It’s hard to avoid words like ‘oneiric’ when talking about Liz Harris (AKA Grouper)’s music but it’s undeniably a quality that it typically exhibits. Maybe that’s why it’s so consistently compelling. It hangs heavy with mystery; the vocals are always just within reach, but slippery, indistinct, blurred. In an age where information on almost everything is instantly available, it teases you with words you can never quite understand, and notes muddied in endless shimmering reverb. Ruins (recorded in Portugal in 2011) does not completely discard of these qualities, but it does skew them.
Ruins begins with Made of Metal’s quiet, static-hazed drumbeat - low, insistent, indistinct, about as Grouper as percussion can get; what follows is a bit of a surprise, though. Clearing is far closer to the listener than we’ve come to expect from Harris and it’s played on the piano. It’s melodic, sweet, gentle, melancholy – but it’s still just out of our reach. Most of the album follows this, sometimes in songs that bear something of a resemblance to the ‘breakthrough’ of 2008’s exquisite Dragging a Dead Deer Up a Hill, sometimes simple, lilting instrumentals, Erik Satie on sleeping pills. There are repeated piano motifs, the odd harmony vocal in addition to the lead (if that’s the right word), the faint sound of nocturnal wildlife outside and you’re very much in the room with Harris, even if you’re not quite conscious yet. The album ends with the most familiarly Grouper sounding track of all, the 11 minutes plus Made of Air – its marked difference in sound stems form it being recorded seven years prior to the rest of the record (and on another continent at that) but it somehow makes sense, and, yes, it is very much dreamlike.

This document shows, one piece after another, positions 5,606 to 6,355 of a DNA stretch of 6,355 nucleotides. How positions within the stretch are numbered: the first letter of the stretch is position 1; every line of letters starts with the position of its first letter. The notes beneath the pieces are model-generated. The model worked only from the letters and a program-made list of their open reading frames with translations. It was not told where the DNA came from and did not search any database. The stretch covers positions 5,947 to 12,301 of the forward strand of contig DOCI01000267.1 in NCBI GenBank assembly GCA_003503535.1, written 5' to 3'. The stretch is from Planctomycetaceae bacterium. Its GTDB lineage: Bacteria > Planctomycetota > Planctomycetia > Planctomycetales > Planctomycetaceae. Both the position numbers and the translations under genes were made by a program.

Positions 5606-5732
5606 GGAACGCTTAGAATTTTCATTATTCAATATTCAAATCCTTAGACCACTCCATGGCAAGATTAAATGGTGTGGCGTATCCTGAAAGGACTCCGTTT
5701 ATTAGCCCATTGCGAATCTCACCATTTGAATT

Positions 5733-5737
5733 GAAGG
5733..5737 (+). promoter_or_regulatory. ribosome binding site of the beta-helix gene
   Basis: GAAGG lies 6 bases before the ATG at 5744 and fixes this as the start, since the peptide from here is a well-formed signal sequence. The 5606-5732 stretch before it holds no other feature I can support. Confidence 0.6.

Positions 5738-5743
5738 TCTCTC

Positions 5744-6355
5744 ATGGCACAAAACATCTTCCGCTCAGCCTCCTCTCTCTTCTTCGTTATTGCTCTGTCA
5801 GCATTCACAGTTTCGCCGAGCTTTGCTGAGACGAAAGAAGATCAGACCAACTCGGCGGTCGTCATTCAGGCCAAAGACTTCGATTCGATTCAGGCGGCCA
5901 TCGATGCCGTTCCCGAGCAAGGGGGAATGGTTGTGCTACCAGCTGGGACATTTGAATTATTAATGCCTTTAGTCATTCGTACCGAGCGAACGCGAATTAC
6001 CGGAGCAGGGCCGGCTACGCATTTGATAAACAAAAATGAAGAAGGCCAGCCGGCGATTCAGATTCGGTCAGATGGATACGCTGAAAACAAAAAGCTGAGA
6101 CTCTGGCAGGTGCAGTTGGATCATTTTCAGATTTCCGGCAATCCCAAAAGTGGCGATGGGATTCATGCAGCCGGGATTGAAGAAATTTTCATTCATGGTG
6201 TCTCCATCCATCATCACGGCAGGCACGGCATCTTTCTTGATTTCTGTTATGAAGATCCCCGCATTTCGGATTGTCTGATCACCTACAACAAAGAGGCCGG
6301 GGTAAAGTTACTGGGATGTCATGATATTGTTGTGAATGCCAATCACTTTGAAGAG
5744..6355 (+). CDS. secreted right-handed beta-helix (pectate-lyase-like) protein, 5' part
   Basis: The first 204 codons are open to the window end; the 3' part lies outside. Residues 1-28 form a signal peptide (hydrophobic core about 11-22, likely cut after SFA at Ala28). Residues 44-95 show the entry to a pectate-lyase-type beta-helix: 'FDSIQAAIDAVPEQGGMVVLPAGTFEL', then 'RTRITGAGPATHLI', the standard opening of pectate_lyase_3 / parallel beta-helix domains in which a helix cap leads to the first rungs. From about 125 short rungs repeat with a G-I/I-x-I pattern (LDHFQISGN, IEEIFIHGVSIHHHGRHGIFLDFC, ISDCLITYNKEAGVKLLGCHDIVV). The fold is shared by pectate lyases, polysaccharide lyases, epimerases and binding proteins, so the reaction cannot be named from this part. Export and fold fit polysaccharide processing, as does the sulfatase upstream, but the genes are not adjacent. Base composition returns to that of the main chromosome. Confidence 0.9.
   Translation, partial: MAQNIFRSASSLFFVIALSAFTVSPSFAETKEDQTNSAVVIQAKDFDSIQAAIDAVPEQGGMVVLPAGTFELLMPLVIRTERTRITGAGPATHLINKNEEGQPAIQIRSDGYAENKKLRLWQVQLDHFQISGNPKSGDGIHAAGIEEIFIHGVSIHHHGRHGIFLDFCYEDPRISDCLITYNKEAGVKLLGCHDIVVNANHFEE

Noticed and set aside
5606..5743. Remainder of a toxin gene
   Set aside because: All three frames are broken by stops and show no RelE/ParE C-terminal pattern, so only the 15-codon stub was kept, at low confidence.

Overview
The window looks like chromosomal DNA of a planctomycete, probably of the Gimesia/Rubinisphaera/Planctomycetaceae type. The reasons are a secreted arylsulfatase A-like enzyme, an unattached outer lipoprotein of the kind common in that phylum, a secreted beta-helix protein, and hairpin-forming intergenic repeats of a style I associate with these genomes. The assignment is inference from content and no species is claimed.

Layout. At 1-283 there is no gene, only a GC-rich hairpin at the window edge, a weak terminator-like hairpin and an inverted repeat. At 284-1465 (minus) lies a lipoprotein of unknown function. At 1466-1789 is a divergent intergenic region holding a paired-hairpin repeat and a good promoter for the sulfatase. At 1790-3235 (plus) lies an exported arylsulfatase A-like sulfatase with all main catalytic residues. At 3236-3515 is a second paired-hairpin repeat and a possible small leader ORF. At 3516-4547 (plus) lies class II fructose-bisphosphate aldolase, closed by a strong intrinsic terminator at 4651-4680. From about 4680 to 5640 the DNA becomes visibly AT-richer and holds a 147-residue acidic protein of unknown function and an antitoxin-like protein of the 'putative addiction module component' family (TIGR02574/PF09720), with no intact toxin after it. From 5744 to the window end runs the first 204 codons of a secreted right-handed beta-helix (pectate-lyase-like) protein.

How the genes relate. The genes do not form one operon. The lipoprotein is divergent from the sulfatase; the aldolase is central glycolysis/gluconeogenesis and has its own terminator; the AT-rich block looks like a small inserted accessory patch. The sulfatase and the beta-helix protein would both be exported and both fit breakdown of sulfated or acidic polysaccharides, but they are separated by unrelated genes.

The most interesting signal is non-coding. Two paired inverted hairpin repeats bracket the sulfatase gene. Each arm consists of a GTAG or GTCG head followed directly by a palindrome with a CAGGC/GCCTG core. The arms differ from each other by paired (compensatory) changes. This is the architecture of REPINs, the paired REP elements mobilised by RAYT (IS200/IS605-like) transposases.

If Made of Air’s placement seems to hint at a (here’s that word we’d all had enough of four years ago) hypnagogic structure, with it being the final slip into unconsciousness, Ruins actually seems more hypnopompic. It’s the last echoes of a dream at the fragile point where it begins to lose fidelity and threatens to slip away from you forever. In the haze, you try to burn it into your memory, but it’s a struggling tangle of images. Then it’s gone. Something sticks around though, gets under your skin, even if you can’t quite recall what it is. And you want to get back there and dream it again, even if you're not altogether sure it was a happy one. Pass me the Nytol.
‘Ruins’ is out on 31st October on Kranky.
Andrew R. Hill